Would it not be most beneficial to consume the carbs peri/post workout b/c of exercise induced glut 4 translocation?

    I'd like some more info about the fat tissue sensitivity part. I was always under the impression that skeletal muscle would be the preferred storage compartment for fasted glucose.

  13. Quote Originally Posted by mcc23 View Post
    Would it not be most beneficial to consume the carbs peri/post workout b/c of exercise induced glut 4 translocation?

    I'd like some more info about the fat tissue sensitivity part. I was always under the impression that skeletal muscle would be the preferred storage compartment for fasted glucose.
    Glut4 is translocated in response to prior glycogen depletion. Timing is completely irrelevant.

    Glucose cannot be stored in adipocytes, that's not its function in fat tissue...

  14. Quote Originally Posted by mr.cooper69 View Post
    Glut4 is translocated in response to prior glycogen depletion. Timing is completely irrelevant.

    Glucose cannot be stored in adipocytes, that's not its function in fat tissue...
    Thought we had glut 4 on both skeletal muscle and adipocytes


    So its not necessarily a "muscular contraction" induced trans location. The rep-scheme and energy pathway utilized dictates it... It's more of a "this cell is depleted of glycogen and I need more" trans location

    So the high-er repetition glycogen depleting workouts would facilitate the most insulin sensitive environment, yes?

  15. So the increased concentration of FFA's in the blood during a fast is the cause for impaired insulin sensitivity

    http://www.ncbi.nlm.nih.gov/pubmed/17285001

  16. Quote Originally Posted by mcc23 View Post
    So the increased concentration of FFA's in the blood during a fast is the cause for impaired insulin sensitivity

    http://www.ncbi.nlm.nih.gov/pubmed/17285001
    It specifically state insulin resistance in adipose tissue causes the high influx of FFA. I believe only a few ingredients result cause that naringenin being one of them.

    I think it's only an excessive amount that will cause the problem with signaling pathway. Circulating triglycerides causes a host of different problems one of which is leptin resistance in the brain

  17. Quote Originally Posted by mcc23 View Post
    So the increased concentration of FFA's in the blood during a fast is the cause for impaired insulin sensitivity

    http://www.ncbi.nlm.nih.gov/pubmed/17285001
    We are talking physiology here, not pubmed. Pubmed is a great way to put a myopic spin on a complex concept

  18. Quote Originally Posted by mcc23 View Post
    Thought we had glut 4 on both skeletal muscle and adipocytes

    So its not necessarily a "muscular contraction" induced trans location. The rep-scheme and energy pathway utilized dictates it... It's more of a "this cell is depleted of glycogen and I need more" trans location

    So the high-er repetition glycogen depleting workouts would facilitate the most insulin sensitive environment, yes?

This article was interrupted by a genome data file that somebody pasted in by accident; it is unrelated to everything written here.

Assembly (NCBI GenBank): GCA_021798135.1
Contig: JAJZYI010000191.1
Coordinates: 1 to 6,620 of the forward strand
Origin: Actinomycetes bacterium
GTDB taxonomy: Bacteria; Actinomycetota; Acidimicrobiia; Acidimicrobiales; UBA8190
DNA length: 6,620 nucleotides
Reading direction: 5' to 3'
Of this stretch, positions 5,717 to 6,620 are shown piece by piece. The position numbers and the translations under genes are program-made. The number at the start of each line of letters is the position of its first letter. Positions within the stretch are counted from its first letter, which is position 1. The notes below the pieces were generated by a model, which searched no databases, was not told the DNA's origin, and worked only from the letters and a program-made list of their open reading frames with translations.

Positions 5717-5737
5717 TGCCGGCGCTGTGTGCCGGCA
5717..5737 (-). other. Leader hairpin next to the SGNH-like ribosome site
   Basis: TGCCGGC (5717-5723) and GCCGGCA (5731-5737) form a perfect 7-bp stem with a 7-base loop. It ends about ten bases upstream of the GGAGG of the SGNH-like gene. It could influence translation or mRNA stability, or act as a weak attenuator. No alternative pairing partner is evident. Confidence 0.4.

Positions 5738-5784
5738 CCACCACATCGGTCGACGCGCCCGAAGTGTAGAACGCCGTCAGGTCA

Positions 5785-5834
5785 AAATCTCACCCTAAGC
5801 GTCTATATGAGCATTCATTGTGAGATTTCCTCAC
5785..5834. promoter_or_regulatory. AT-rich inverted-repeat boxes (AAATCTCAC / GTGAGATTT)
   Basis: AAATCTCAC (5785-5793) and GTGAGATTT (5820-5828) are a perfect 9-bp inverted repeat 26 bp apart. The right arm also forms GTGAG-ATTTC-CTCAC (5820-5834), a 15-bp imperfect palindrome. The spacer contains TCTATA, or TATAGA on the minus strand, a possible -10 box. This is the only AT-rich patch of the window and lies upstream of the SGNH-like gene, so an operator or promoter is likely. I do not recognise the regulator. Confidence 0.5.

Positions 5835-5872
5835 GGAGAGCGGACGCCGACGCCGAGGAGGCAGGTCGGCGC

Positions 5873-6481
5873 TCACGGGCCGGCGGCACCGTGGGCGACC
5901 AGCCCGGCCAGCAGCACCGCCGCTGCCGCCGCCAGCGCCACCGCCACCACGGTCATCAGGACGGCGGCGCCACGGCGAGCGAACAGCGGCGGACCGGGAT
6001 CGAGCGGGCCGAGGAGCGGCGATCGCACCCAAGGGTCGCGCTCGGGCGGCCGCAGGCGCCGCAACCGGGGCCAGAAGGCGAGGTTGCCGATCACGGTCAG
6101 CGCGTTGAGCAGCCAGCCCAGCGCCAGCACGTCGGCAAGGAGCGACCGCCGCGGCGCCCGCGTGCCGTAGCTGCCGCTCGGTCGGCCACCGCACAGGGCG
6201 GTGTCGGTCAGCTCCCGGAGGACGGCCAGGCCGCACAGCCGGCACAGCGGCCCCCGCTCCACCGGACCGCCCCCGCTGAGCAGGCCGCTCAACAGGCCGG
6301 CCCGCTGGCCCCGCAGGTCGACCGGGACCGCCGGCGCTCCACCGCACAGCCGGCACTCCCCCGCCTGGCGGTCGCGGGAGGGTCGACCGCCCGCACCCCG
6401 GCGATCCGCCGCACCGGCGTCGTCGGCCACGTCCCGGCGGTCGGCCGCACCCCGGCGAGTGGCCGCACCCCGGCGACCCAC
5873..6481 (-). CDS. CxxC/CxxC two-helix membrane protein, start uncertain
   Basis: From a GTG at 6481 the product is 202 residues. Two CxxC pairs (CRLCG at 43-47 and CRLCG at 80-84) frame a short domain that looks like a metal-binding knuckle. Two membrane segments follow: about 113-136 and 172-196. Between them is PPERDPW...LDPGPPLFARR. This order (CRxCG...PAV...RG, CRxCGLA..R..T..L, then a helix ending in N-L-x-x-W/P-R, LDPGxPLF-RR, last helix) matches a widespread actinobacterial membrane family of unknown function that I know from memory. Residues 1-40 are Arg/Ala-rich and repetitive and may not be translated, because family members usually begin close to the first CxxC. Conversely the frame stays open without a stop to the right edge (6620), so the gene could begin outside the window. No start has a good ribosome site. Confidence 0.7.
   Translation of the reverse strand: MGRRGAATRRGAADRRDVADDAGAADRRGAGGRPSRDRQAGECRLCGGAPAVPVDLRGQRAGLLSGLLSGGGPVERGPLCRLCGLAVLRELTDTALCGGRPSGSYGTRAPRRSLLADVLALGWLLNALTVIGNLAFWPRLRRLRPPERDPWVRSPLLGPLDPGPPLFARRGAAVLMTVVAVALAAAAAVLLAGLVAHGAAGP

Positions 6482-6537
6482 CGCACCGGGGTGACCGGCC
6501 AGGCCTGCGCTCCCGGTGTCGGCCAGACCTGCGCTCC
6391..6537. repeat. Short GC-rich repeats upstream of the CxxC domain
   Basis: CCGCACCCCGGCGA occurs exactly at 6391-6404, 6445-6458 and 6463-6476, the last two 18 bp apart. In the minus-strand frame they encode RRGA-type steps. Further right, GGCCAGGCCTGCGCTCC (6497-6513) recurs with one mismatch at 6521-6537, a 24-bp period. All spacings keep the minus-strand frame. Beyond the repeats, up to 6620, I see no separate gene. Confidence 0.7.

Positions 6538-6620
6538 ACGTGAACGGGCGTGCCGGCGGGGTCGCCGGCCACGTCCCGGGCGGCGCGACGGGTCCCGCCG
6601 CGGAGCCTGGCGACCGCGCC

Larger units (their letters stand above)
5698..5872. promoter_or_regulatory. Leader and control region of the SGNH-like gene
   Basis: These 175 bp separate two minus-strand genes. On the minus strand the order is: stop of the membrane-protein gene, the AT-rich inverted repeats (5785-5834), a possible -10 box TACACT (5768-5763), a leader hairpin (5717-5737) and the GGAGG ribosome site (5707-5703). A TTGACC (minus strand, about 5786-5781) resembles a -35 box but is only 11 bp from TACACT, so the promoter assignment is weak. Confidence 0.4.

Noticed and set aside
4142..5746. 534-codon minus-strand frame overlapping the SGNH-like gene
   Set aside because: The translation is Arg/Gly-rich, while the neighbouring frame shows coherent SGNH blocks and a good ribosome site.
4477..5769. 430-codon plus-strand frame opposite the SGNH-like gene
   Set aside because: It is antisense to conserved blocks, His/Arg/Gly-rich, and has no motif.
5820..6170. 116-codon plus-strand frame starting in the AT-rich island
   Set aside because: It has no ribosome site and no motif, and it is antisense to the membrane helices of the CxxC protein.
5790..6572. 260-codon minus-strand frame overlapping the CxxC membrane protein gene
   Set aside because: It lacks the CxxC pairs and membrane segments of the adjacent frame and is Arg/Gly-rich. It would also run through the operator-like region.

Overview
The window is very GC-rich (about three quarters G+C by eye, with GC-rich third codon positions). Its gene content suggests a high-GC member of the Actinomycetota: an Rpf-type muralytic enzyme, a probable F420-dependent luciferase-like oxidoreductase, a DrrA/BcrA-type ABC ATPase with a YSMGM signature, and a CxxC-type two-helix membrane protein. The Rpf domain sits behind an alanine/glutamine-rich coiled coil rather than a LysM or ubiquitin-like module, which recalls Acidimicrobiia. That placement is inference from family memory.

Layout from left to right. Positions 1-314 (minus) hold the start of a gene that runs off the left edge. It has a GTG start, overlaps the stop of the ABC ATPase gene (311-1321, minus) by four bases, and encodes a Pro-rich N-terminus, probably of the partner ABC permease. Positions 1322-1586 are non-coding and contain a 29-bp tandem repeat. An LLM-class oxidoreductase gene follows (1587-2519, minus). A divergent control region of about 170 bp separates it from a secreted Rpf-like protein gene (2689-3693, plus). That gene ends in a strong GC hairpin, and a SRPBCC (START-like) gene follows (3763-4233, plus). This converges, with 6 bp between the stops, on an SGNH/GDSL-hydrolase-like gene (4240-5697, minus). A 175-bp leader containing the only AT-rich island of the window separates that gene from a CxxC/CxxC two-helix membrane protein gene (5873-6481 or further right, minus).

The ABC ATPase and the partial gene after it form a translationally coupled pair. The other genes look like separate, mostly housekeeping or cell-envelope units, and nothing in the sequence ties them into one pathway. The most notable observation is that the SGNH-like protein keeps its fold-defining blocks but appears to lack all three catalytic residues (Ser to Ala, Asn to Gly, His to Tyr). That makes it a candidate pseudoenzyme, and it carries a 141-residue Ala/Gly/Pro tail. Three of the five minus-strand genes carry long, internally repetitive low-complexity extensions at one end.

Glut 4 is a glucose transporter, not a storage mechanism.

    Yes, glycogen status determines skeletal muscle insulin sensitivity.

    It's not about reps, it's about total workload in the range of glycogenolysis/glycolysis

  19. Awesome info here
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  20. Quote Originally Posted by mr.cooper69 View Post
    Glut 4 is a glucose transporter, not a storage mechanism.

    Yes, glycogen status determines skeletal muscle insulin sensitivity.

    It's not about reps, it's about total workload in the range of glycogenolysis/glycolysis
    Okay that makes sense

  21. Quote Originally Posted by mr.cooper69 View Post
    We are talking physiology here, not pubmed. Pubmed is a great way to put a myopic spin on a complex concept

  22. To the OP, assuming you have gotten your diet in check and gotten to an adequate cal intake, I would try AX's Lean Fx if you want to try and lower cortisol levels. I have used Rhodiola, I take it for the calming effects, but like others have said, it doesnt do anything to lower cortisol levels

  23. Quote Originally Posted by gymratluke View Post
    To the OP, assuming you have gotten your diet in check and gotten to an adequate cal intake, I would try AX's Lean Fx if you want to try and lower cortisol levels. I have used Rhodiola, I take it for the calming effects, but like others have said, it doesnt do anything to lower cortisol levels
    Please re-read the thread before making a brash suggestion. Lowering cortisol is the last thing OP wants to do. Also, this is the science section.

  24. Quote Originally Posted by mr.cooper69 View Post
    Please re-read the thread before making a brash suggestion. Lowering cortisol is the last thing OP wants to do. Also, this is the science section.
    Its the last thing he wants to do when on a low carb low fat diet...correct. Once his diet is in check, what would the problem be with lowering Cortisol levels??